The uses and effects of technological change permeate through all of our systems, including our democracy. Yet given political polarization and uncertain legal rules, our current climate presents unique challenges to our ideas and values of democracy. How might we use and think about technology to better serve our democratic institutions?
Join Aspen Tech Policy Hub Fellows as they showcase their projects under the theme: Improving Democracy Through Technology. Following the presentations of the projects, California Supreme Court Justice Mariano-Florentino Cuéllar gave further remarks.
The projects presented are:
Combating Election Disinformation by Shining Light on Dark Ads: Every day, tens of millions of Americans view political advertisements on social media that disguise themselves as unpaid content, also known as “dark ads.” According to NYU researchers, more than half of Facebook pages from May 2018 until June 2019 that displayed U.S. political ads concealed the identities of their backers. Matthew Volk and Elizabeth Allendorf joined forces to develop a game that educates the public about dark ads, and to propose a series of actions that regulatory entities can take to increase transparency in this ecosystem.
Using Automated Advocates to Provide Legal Services at Scale: The United States faces a crisis in its civil courts, where more than 80% of low-income households lack adequate legal representation. A promising new class of technology tools (“Automated Advocates”) can help close that gap, but regulatory complexity about who may practice law make it difficult for companies to build these tools and for regulators to distinguish good actors from bad. Jessica Cole led a project to coalesce and define Automated Advocates in order to regulate and incentivize their use in civil courts.
People Powered Policy: It is difficult for cities to obtain real-time feedback from their constituents on impending policy decisions. At the same time, constituents from disenfranchised communities struggle to get the attention of elected officials to drive policy change. Amy Wilson led a project focused on the City of Oakland, California, that develops a strategy to encourage two-way iterative communication between city government and their constituents and embrace a digital transformation.
We were joined by:
Justice Mariano-Florentino Cuéllar is a Justice of the Supreme Court of California and academic thought leader in the fields of administrative law, cyberlaw, public health and safety law, international affairs, and criminal law. Justice Cuéllar was previously the Stanley Morrison Professor of Law at Stanford Law School and the Director of Stanford’s Freeman Spogli Institute for International Studies where he expanded Stanford’s role in nuclear security research and policy, and launched university-wide initiatives on cybersecurity and global poverty. In 2009 and 2010, Cuéllar took a break from academia to serve as the Special Assistant to the President for Justice and Regulatory Policy at the White House Domestic Policy Council, where he led work on criminal and civil justice, public health, and immigration. In 2014, California Governor Jerry Brown nominated Justice Cuéllar to the California Supreme Court––he was given the highest possible rating by the California State Bar’s independent Judicial Nominations Evaluations Commission. Justice Cuéllar was elected to the President and Fellows of Harvard College in February 2019.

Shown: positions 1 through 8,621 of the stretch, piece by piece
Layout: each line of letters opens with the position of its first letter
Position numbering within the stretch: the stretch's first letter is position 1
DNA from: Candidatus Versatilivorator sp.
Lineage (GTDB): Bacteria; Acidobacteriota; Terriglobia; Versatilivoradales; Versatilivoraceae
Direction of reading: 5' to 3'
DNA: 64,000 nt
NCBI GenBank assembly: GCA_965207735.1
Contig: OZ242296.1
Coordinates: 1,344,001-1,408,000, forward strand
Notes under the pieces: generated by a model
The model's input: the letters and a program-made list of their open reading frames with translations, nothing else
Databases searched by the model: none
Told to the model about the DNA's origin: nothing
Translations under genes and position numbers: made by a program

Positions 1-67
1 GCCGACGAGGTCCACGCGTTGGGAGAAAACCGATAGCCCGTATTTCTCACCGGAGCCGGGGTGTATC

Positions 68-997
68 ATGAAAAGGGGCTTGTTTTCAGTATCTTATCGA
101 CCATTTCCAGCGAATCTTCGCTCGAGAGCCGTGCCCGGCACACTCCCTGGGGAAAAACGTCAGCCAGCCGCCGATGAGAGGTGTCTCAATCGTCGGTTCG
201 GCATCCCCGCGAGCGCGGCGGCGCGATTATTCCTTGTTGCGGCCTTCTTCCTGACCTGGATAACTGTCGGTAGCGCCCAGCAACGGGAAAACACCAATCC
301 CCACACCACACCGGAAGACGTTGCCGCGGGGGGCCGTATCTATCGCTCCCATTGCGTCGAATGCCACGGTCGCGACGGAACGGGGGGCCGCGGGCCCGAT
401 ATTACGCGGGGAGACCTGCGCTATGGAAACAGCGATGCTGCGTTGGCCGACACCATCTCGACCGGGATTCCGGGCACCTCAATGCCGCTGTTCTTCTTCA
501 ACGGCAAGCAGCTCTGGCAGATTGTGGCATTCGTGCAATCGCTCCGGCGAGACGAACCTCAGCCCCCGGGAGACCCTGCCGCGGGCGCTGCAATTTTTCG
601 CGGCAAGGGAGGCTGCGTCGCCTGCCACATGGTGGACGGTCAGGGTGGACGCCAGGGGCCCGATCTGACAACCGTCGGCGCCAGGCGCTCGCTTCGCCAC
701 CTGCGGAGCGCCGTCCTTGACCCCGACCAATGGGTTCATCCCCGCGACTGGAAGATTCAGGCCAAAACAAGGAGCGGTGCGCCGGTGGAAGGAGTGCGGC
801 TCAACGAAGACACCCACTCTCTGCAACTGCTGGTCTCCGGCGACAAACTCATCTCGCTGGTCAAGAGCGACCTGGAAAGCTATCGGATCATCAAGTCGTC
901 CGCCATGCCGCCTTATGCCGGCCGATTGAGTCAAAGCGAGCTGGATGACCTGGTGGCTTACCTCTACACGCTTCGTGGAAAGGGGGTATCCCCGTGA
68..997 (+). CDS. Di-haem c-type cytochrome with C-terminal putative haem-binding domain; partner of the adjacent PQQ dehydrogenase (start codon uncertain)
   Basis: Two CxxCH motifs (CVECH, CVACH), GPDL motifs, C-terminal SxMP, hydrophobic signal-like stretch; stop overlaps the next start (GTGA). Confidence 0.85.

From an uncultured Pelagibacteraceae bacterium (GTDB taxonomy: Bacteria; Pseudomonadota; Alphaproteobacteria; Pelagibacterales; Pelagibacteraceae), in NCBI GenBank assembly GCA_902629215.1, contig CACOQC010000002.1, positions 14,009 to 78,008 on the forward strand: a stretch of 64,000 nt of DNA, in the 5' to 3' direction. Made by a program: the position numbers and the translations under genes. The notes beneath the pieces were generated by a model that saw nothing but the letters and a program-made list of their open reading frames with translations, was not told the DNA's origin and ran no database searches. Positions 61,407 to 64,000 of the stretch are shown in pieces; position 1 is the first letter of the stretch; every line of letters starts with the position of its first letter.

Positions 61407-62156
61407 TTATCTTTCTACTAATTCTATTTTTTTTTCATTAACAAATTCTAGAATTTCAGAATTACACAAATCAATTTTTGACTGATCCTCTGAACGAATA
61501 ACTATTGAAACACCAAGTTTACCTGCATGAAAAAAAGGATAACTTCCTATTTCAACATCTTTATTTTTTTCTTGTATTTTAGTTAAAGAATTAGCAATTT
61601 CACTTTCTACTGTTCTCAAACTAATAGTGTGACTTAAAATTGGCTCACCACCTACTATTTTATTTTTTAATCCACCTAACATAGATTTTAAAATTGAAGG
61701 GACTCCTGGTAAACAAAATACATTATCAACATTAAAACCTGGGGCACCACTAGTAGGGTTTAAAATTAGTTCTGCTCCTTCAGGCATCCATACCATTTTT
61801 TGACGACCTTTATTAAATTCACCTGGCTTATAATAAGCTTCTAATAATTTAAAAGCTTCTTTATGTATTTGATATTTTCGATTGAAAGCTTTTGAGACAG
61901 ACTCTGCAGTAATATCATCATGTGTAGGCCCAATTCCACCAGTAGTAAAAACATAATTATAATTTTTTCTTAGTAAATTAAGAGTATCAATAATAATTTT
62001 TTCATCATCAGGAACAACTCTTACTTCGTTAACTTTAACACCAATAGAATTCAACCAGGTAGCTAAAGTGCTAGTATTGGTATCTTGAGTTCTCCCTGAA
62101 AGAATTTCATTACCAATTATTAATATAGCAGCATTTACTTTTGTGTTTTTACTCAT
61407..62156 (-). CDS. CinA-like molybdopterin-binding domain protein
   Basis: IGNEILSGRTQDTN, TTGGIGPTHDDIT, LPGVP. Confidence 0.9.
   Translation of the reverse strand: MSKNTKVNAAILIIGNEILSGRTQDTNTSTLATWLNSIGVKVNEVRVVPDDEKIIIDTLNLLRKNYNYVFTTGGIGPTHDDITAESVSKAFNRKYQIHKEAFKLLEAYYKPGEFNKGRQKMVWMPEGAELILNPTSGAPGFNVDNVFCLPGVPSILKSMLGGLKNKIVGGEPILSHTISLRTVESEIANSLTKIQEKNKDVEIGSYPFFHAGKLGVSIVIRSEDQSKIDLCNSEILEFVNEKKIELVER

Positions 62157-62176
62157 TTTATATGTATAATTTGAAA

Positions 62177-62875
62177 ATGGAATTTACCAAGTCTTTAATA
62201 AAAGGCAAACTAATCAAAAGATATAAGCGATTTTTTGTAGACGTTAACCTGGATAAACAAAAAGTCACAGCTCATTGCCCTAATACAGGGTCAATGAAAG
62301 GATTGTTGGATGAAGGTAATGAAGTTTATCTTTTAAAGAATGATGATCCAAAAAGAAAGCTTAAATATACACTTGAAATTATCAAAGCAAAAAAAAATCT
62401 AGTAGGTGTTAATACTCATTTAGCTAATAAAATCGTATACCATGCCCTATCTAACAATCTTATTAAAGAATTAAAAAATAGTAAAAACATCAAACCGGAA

Elizabeth (Liz) Allendorf is an artificial intelligence engineer at Northrop Grumman specializing in natural language processing (NLP). During the last two years at Northrop, she spent the evenings studying for her Master’s degree in computer science from the University of Southern California, and graduated in December 2019. She also holds a B.A. in physics from the University of California, Los Angeles. In her free time she loves to read The New Yorker and hunt for the best taco in LA.
Matthew Volk is a senior engineer at Facebook, where he works on systems that address issues like misinformation, hate speech, and elections interference. Previously, he ran a chapter of the activist group STAND and worked with the Human Rights Foundation. Matthew has a BS/MS from Stanford, where he studied artificial intelligence and systems security. In his spare time, Matthew loves playing chamber music with his friends and going on hikes with his partner Erik.
Jessica Cole is a civic technologist, formerly the Head of Innovation and Economic Development for the City of Walnut Creek, CA. She builds civic infrastructure across sectors: most recently as a Code for America Fellow, as a startup founder, and as Director of Outreach for ed-tech startup Panorama Education. Jessica holds an Urban Studies degree from Yale University, where she was a Yale Entrepreneurial Fellow and a Zigler Fellow in Child Development and Social Policy. Find her hosting citizen onboarding workshops, organizing poetry jams, or co-designing behavioral interventions for her friends.
Amy Wilson was most recently the managing director of MACH37, the premier accelerator for cyber startups. She previously formed the language for 21st century delivery-driven government on Innovation.gov, founded the Better Government Movement (an inclusive space where public servants can grow their creative capacity), and was a White House Presidential Innovation Fellow across two administrations. Amy has a Bachelor of Arts in Communications from University of Maryland, College Park. She’s writing her first book entitled Empathy for Changemakers, to be released in Spring 2020.
This conversation is part of the Aspen Tech Policy Hub’s Demo Day Video Series. Please visit our website to learn more about our series and RSVP for other events.